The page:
Ready to take control of your future? Here’s how I help my clients pursue their financial goals and create a better future for their families.
Step 1: Set very specific financial goals.
Money can’t buy everything. But most of the big things in life require some financial planning — whether it’s retiring early, paying for college, or making work optional.
In this first step, we’ll sit down and talk about your goals. What are the big life events and milestones you need to plan for? How much will those cost? How much time do you have to achieve those goals?
The key is to attach dollar figures and timelines to each and every goal.
It’s not enough to say, “I want to retire”. You need to say, “I need to save $4 million in 10 years to retire without changing our lifestyle.”
Step 2: Build a plan to pursue those goals.
Next we’ll build a custom portfolio of investments to pursue your goals. This is nothing like the portfolios you’ll get at the big investment firms. It’s not based on some crazy market outlook or what some economist is predicting will happen to interest rates.
It’s simply a portfolio of reliable and diversified investments to protect and grow your capital for the long term. We’re not trying to take huge risks. But we’re not falling behind either.
Step 3: Invest for the long haul.
It’s important to pick the right investments. But the hard part is sticking with those investments for the long haul.
Amateurs react emotionally to market conditions. They buy and sell based on financial headlines and economic predictions. When the markets are in a tailspin, they rush to sell. And when the markets are rallying, they rush to buy.
Successful investors don’t play that game. They hire a financial coach to help them make smart financial decisions and avoid big expensive mistakes.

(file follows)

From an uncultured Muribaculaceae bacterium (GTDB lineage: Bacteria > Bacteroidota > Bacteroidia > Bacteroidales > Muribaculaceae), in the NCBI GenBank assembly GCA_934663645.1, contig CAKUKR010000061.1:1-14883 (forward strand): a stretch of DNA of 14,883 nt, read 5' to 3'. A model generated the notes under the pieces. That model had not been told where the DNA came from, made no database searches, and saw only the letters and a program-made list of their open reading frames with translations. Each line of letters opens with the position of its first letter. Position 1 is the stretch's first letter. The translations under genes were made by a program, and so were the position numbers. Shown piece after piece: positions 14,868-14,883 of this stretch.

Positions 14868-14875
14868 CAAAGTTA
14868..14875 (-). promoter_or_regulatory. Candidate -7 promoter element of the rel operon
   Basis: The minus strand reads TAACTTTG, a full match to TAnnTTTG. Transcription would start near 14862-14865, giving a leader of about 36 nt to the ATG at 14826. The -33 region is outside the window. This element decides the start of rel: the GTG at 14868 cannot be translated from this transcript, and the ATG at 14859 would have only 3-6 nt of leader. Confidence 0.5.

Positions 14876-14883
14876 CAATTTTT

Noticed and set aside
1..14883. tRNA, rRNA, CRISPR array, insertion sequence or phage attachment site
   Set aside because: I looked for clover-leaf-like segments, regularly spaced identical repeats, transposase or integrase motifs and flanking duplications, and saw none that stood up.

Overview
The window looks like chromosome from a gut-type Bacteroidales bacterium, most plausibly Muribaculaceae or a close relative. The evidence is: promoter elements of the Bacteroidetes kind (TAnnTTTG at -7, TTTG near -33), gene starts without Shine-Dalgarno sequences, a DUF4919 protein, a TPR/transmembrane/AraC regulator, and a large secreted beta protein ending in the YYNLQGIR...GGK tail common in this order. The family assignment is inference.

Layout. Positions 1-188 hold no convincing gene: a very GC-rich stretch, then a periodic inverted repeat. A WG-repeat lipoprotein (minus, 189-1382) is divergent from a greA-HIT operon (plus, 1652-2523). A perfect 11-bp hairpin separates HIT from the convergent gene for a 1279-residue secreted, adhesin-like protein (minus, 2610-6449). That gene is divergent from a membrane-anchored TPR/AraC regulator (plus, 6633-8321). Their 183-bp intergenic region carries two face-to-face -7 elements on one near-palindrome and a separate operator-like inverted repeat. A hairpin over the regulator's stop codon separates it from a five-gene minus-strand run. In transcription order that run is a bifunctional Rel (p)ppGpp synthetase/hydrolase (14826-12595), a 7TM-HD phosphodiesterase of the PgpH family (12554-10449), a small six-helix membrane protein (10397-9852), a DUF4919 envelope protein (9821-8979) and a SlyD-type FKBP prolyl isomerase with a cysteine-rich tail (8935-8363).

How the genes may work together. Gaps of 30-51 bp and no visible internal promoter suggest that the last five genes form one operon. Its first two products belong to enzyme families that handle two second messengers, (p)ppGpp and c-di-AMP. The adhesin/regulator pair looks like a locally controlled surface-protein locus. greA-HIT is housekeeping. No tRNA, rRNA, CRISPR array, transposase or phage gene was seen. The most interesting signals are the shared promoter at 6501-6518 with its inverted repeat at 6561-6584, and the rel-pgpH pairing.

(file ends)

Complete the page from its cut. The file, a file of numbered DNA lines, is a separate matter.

Step 4: Look beyond the investments.
Once your plan is in motion, we’ll take a step back to identify opportunities and risks to your plan. Your investment portfolio is only part of the equation. There are other factors that can either accelerate or sabotage your progress.
In this step, we’ll look at the bigger picture to identify the risks facing you, your business and your family. Not every risk can be eliminated, but most can be minimized.
Some of the risks we’ll look at include:
- What would happen to your family if you didn’t wake up tomorrow?
- What would happen to your business if you didn’t wake up tomorrow?
- How can you make sure half your estate doesn’t go to the government?
- Do you have an exit strategy if one of your partners wants to leave the business?
- How can you make sure your assets are protected from creditors?
- What would happen if you or a loved one needed long term care?
- If something happened to you, would your spouse know who to call to access your accounts and insurance?
Step 5: Stick with the plan.
Once your plan is in motion, we’ll meet in person once a year for a formal review of your progress. But we’ll talk much more often than that. Anytime you need some advice — like how to structure your mortgage, deal with lumpy cash flow, or structure a large charitable gift — help is a phone call away.
Every now and then, there will be things to review (like your estate plan, tax structure, life insurance, etc). I’ll bring these to your attention as required to make sure all those risks stay under control. If your life circumstances, goals or risks ever change — we’ll revisit your plan and adjust as required.
Apart from that, the key is to continue to make good decisions and avoid bad ones. There will be times when that’s easier said than done. But that’s why I’m here.
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